The world of business social media can often best be described very much as pay-to-play, with high-profile brands and large-scale organisations commonly having the financial advantage over their smaller contemporaries.
However, a bulging chequebook and gargantuan profit margin don’t mean that large businesses can simply walk all over their modest opposition. When it comes to social media, there are a variety of ways SMEs can fight back against their Goliathan competition.
So, grab that social media slingshot and prepare to lock and load with knowledge, as we take aim and fire back with this guide to social media for SMEs.
Social Media SME Tips
In a sphere where phrases like “content is king” pop up more often than a bad penny glued to a spring, genuinely insightful social media advice can be hard to find.
Instead, many so-called experts rely on hardly revelatory stock answers as their contribution, commonly advising you to “provide great content” in order to up your social media game.
Not only are gems like this extremely obvious and lazy, it doesn’t take an expert to deliver such a message. In fact, pretty much anyone with a Facebook account could tell you that quality content spurs the best interaction.
Luckily, we’ve made a conscious effort to avoid such social mediocrity. Instead, we’ve taken the road less travelled and delved deep into our bag of tricks to provide you with some helpful insights and insider tips for your SME social media strategy.
Before we go anywhere else with this, let’s start at the start and focus on your chosen social media platform – a fundamental factor that can have a profound impact on your social media success in itself.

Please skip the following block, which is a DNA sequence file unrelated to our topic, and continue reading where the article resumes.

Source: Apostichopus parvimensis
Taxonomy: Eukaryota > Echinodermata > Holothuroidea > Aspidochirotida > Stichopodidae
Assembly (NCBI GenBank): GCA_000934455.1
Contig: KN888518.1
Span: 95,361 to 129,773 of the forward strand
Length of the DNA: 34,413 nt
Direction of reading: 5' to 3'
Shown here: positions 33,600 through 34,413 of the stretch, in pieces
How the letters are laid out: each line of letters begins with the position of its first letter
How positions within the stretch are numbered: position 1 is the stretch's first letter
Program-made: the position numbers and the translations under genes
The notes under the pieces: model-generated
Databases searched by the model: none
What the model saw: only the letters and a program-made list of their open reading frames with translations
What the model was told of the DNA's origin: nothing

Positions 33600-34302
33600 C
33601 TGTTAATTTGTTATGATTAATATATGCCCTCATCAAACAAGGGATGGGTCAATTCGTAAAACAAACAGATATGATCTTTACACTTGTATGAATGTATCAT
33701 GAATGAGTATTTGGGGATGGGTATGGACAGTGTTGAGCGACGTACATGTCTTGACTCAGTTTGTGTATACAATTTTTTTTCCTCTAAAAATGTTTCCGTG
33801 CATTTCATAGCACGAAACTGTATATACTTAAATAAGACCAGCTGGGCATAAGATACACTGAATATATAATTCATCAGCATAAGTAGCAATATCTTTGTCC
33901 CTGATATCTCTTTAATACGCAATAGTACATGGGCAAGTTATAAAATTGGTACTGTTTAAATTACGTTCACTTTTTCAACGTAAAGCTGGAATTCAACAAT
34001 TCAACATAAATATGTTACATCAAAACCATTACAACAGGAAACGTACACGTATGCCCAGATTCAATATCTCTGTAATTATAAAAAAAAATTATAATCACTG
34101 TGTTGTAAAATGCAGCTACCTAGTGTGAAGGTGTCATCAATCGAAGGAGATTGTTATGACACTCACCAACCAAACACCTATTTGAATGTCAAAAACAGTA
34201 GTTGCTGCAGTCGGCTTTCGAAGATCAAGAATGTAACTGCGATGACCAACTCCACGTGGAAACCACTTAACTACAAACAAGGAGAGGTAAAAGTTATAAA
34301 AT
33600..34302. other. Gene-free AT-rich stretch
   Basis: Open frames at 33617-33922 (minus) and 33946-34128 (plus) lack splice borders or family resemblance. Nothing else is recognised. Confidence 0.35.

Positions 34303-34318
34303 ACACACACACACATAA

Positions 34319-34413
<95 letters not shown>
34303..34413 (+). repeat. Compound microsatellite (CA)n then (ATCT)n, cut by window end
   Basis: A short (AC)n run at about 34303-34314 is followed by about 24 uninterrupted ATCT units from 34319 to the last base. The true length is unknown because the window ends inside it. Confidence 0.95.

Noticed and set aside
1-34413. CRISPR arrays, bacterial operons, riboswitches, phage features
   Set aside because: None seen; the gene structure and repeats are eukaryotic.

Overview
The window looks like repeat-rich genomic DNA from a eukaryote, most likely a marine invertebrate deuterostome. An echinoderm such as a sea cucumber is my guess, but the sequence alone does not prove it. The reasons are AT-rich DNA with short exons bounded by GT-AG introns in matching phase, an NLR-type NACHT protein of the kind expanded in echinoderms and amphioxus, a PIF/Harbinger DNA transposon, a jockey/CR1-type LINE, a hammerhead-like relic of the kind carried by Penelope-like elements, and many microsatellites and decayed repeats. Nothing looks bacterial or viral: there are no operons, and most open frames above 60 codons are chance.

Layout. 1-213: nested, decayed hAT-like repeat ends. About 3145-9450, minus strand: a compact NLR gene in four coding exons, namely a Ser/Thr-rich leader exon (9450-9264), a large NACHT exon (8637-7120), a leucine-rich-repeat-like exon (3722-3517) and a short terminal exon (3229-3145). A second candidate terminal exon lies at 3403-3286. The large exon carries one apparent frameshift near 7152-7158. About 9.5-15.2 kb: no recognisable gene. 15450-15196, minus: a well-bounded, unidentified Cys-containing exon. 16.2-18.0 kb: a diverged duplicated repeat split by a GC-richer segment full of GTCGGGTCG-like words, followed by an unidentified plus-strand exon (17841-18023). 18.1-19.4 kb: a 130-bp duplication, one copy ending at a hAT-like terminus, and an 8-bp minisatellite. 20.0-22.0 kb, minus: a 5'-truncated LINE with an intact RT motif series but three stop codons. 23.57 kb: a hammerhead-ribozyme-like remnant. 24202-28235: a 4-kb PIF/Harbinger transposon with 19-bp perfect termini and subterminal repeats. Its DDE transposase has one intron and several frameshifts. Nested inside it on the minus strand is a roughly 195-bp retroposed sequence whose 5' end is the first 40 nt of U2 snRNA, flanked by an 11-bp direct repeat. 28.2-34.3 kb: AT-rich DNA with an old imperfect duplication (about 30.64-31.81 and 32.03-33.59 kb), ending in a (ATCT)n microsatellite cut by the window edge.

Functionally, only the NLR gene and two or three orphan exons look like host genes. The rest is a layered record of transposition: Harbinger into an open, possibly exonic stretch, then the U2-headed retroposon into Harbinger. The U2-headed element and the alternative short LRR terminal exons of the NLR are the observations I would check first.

Often overlooked, this part of the process is commonly bypassed by those eager to create a social media presence, with autopilot taking over and the desire to get up and running overriding a sensible, systematic approach.
The best content in the world delivered to the wrong audience achieves nothing and benefits no-one. If your audience predominantly uses one platform over another, make sure your brand is represented on that platform.
If you’re unsure exactly which platform (if any) is preferable to your core target audience, take the time to identify your target demographic. Find out where they reside online and which social media platforms they commonly gravitate towards.
Similarly, choose a platform that benefits your brand, services and content. A clothing store that posts visual content and images is going to benefit far more from an Instagram presence than it would Twitter.
Think of it as having a great show on the wrong TV channel. After all, would Breaking Bad have become such a global success had it not migrated to Netflix? The same principle applies to social media.
While your individual mood may fluctuate throughout the day, it’s important to keep your business loyal to its online personality. Even if your cat was run over that very afternoon, posting emo poetry memes on an otherwise witty and jovial account is not the way to go.
Similarly, it’s also important to maintain consistency between social platforms. A “cheeky chappy” approach on Twitter juxtaposed with a strait-laced tone on Facebook creates a notable disconnect between accounts and an internal branding conflict.
Maintaining a consistent and authentic tone of voice on your social media can be key in creating a stable and memorable brand attitude. Meanwhile, it can also help provide assurance that all accounts are legit.
This theme of consistency also extends to your appearance too. If you use multiple social media platforms, aim to use the same images, logos and colour scheme in your profiles to strengthen the visual connection between accounts.